Closing Go Channels

Let’s learn how to close the Go channels.

So far, we have seen basic usages of channels—this lesson presents the definition and the usage of nil channels, signal channels, and buffered channels.

Closing a channel

It helps to remember that the zero value of the channel type is nil, and that if we send a message to a closed channel, the program panics. However, if we try to read from a closed channel, we get the zero value of the type of that channel. So, after closing a channel, we can no longer write to it, but we can still read from it. To be able to close a channel, the channel must not be receive-only.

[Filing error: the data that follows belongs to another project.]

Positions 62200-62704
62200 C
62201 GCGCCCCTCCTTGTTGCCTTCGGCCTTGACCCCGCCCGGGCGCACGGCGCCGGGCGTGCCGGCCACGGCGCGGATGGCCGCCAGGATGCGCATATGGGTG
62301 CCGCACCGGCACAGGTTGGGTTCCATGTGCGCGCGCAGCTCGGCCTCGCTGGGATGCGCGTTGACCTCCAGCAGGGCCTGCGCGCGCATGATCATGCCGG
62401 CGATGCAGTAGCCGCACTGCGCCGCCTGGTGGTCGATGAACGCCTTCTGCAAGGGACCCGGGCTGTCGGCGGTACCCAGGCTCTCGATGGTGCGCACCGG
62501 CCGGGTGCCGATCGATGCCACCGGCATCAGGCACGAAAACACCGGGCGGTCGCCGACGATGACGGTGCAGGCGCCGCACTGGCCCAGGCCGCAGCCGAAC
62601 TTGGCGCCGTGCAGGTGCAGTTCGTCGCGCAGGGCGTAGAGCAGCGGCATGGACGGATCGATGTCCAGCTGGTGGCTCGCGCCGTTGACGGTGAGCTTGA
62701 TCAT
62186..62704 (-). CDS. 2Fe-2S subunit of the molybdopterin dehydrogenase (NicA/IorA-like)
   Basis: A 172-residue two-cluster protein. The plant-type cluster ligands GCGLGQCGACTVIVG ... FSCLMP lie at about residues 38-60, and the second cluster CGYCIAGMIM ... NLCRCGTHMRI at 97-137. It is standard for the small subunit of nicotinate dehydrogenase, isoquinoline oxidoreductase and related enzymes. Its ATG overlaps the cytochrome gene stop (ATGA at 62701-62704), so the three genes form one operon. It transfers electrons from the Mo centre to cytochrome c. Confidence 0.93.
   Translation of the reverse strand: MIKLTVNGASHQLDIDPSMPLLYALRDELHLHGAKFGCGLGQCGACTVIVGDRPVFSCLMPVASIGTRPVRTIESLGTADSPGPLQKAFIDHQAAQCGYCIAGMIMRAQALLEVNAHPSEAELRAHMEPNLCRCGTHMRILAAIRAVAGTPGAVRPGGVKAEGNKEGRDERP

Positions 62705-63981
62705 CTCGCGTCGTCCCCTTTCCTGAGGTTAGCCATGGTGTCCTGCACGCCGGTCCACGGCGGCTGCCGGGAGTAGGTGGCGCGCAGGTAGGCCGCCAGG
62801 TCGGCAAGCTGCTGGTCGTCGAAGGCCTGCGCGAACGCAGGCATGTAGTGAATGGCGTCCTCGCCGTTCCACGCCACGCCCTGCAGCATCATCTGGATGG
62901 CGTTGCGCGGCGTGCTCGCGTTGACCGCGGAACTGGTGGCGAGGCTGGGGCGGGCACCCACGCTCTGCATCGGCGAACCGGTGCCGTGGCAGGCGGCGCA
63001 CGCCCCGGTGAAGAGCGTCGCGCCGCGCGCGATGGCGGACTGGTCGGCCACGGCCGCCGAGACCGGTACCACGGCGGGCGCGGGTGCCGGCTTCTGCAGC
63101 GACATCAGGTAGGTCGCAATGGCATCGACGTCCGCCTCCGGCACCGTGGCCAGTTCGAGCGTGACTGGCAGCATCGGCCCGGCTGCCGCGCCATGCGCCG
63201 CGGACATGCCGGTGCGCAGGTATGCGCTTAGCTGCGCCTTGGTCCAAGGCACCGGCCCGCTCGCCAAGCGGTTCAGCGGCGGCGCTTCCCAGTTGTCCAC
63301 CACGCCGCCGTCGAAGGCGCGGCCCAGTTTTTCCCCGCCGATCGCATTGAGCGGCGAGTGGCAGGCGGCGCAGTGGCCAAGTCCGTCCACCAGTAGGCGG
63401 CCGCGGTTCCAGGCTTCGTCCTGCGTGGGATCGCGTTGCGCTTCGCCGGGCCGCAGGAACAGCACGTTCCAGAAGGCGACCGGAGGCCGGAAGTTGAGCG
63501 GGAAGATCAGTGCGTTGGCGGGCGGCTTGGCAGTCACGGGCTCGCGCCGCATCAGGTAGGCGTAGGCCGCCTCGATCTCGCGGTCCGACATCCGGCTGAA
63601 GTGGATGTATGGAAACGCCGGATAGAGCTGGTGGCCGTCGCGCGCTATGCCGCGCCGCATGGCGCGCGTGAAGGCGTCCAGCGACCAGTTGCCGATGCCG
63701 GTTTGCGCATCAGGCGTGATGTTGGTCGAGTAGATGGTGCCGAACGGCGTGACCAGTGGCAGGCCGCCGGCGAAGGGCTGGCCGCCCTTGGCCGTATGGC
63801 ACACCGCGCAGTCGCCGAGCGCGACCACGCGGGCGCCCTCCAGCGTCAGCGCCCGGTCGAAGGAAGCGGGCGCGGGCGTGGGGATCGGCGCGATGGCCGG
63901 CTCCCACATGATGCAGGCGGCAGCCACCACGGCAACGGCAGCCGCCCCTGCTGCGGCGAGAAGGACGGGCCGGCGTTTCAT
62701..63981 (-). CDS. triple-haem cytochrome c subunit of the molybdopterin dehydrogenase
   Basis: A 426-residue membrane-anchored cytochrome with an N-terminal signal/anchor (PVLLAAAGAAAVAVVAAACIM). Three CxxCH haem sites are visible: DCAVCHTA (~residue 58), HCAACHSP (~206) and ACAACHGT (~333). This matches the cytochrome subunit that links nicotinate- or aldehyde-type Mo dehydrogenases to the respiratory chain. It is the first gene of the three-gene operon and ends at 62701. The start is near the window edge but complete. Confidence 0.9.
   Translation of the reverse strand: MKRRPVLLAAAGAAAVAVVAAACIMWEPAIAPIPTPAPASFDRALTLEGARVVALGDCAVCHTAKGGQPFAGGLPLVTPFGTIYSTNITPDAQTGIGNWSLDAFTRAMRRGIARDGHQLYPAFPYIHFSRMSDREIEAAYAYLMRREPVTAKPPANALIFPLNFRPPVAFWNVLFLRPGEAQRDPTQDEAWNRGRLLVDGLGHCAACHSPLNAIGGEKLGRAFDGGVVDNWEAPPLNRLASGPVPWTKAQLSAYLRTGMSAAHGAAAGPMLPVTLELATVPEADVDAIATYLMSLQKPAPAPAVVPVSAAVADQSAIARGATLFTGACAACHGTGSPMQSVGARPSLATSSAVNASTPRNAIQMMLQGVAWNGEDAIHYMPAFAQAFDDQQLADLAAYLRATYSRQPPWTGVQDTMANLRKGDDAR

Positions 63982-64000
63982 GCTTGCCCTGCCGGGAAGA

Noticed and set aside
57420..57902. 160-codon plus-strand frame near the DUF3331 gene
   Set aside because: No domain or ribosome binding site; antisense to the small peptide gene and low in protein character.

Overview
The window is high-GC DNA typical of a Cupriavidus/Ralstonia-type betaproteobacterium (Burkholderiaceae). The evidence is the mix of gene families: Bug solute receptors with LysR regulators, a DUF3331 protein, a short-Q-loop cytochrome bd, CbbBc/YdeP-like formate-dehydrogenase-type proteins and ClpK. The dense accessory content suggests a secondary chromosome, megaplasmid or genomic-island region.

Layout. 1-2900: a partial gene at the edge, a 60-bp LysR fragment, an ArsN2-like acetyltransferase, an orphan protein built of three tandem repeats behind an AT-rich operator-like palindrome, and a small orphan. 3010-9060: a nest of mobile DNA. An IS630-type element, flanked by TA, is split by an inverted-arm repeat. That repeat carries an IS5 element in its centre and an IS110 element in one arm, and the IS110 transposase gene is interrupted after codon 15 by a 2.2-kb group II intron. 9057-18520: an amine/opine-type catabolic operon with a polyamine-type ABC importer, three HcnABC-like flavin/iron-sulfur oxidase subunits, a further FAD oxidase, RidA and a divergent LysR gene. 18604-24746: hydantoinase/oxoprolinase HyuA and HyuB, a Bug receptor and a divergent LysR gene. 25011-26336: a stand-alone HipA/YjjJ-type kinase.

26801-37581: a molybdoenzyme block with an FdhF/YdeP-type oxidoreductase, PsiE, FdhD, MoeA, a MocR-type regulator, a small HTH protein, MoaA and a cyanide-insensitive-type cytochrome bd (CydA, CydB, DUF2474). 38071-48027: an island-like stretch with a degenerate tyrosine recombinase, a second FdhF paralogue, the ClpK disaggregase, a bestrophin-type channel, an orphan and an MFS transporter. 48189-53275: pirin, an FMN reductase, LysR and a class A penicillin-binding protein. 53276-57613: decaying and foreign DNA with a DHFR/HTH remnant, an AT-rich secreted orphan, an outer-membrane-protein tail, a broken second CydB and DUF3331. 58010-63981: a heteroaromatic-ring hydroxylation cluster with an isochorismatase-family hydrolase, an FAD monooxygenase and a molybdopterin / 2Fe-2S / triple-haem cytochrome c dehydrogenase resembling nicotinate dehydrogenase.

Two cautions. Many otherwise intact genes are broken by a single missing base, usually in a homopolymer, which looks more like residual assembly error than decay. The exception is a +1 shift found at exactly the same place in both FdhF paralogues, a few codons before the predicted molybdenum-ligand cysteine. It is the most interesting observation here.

Additionally, a nil channel always blocks, which means that both reading and writing from nil channels block execution. This property of channels can be very useful when we want to disable a branch of a select statement by assigning the nil value to a channel variable. Finally, if we try to close a nil channel, our program is going to panic.

Coding example

This is best illustrated in the closeNil.go program:

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